Once the osseointegration process is sufficiently complete, which can take several months, the dental professional needs to secure a crown to the anchor. The crown replaces the top part of the tooth; the part of the tooth that is visible and used for chewing. First, they will custom-make a synthetic tooth for you, usually at a separate facility. This tooth is designed specifically to fit your smile in terms of everything from size, shape and type to even color. They will then secure the crown to the anchor with something similar to an everyday screw.
Because the procedure is so straight-forward, it can work for very nearly anyone with missing teeth. In general, if you are healthy enough for a simple extraction, you can easily have a dental implant.
So if you think you will just have to accept life with an unsightly and unhealthy gap in your teeth, think again! Dental implants are simple, work for almost anyone and, on top of everything, are surprisingly affordable! Be sure to ask your dentist about dental implants during your next visit.

You can grind your coffee, have an axe to grind or do the daily grind — but when it comes to teeth grinding, this is something you should not ignore. If you suspect you are a victim of Bruxism, which is the grinding, gnashing or clenching of teeth, then you should continue reading.

What is Bruxism?
Waking up with sore teeth and jaws might be a sign that Bruxism has entered your life. This can happen at any age and is done unconsciously in your sleep, but it can also occur when you are awake. If you find yourself clenching your teeth while concentrating or stressed, this is a sign, and you need to be aware of the hazards to your smile and your health. Nighttime grinding will be more like rhythmic contractions. But both end up having the same effect.
Symptoms of teeth grinding
The most common symptom of teeth grinding is a headache. People who grind their teeth are three more times likely to suffer from headaches, according to the Bruxism Association. Other symptoms can vary per patient but may include temporomandibular (TMJ) discomfort, ear pain, muscle aches, stiffness of the shoulders and neck, and sleep disorders. Your teeth will show abnormal wear and mobility, which can lead to fractures and loss of teeth.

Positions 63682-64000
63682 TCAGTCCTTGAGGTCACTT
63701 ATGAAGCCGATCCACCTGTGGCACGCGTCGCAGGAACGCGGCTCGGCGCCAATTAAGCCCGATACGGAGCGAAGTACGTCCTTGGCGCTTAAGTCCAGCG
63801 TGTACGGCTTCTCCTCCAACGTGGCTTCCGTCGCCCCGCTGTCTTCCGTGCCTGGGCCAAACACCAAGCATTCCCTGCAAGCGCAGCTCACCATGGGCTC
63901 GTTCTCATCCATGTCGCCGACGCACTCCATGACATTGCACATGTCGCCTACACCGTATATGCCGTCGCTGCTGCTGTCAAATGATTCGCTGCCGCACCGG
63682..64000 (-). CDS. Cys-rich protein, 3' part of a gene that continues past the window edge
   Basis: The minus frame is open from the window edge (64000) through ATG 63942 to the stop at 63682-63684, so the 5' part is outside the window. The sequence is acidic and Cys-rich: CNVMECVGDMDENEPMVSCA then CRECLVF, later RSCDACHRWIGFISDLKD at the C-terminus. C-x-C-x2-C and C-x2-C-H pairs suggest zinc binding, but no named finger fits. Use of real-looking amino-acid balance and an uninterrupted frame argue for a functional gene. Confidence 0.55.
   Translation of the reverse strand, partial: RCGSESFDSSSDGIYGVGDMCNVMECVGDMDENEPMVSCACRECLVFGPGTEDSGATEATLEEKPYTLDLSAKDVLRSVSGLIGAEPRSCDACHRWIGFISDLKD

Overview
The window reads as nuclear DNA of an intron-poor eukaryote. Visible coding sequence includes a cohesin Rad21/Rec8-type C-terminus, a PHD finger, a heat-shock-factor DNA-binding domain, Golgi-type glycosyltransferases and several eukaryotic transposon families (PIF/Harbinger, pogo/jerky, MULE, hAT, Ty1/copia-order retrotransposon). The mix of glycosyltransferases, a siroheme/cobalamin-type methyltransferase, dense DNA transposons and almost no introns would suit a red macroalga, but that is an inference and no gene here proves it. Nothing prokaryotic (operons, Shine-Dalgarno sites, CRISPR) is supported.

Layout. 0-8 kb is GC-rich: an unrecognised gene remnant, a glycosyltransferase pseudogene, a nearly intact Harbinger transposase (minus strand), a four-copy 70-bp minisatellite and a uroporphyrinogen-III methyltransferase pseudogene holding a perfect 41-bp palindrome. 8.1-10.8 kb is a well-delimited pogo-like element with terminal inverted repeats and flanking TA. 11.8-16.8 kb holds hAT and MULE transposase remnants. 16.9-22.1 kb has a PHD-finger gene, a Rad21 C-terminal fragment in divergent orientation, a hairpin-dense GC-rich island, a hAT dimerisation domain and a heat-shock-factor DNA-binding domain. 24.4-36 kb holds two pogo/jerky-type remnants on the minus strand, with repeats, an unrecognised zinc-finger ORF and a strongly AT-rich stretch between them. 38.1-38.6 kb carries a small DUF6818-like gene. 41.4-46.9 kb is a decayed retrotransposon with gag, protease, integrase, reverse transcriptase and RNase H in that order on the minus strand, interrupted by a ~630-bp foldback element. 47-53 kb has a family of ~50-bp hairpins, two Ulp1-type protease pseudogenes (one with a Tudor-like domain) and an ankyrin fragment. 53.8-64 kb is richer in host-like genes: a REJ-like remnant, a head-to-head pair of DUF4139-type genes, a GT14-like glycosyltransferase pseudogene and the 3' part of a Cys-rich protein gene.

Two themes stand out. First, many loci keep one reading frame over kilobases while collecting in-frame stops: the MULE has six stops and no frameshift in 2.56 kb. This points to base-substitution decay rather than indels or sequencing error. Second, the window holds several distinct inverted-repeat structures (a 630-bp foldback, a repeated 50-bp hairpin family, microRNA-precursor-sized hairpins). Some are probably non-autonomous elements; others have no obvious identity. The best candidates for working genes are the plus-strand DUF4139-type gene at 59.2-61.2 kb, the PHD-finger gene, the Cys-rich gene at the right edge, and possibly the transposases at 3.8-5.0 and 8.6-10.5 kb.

Preventing teeth grinding
To find out if stress is causing you to grind your teeth, you can start by eliminating stress triggers in your life. Join an exercise program or attend stress counseling. Learn what stresses you out by writing in a journal when you feel stressed; this can help you pinpoint certain triggers and find options to overcome them if possible.

A mouth guard can be fitted to you to protect your teeth while you sleep. Mouth guard appliances come with different names, including night guards, occlusal splints, occlusal bite guards, bite plates and bruxism appliances. Whatever name they go by, they all have one thing in common: they are custom made for your mouth. This custom fit allows your jaw to relax and protects your teeth. Usually worn at bedtime, this is the treatment of choice.

If a sleeping disorder is the culprit, treatment may reduce or eliminate the grinding all together.
Other tips to help stop the grinding include:

Avoid alcohol. Consuming alcohol seems to intensify the grinding.

Do not chew on pens, pencils or any non-food items.

Train yourself not to grind. Be aware and practice putting your tongue against your teeth. This allows your jaw to relax.

Avoid or cut back on drinks and foods that contain caffeine.

Massage your jawline gently to allow the muscles to relax.

Use warm compresses on both sides of the jaw to ease symptoms.

The best way to truly find out if you are a teeth grinder is to have an evaluation by a dentist. After the exam, your dentist will recommend the most appropriate treatment based on your symptoms.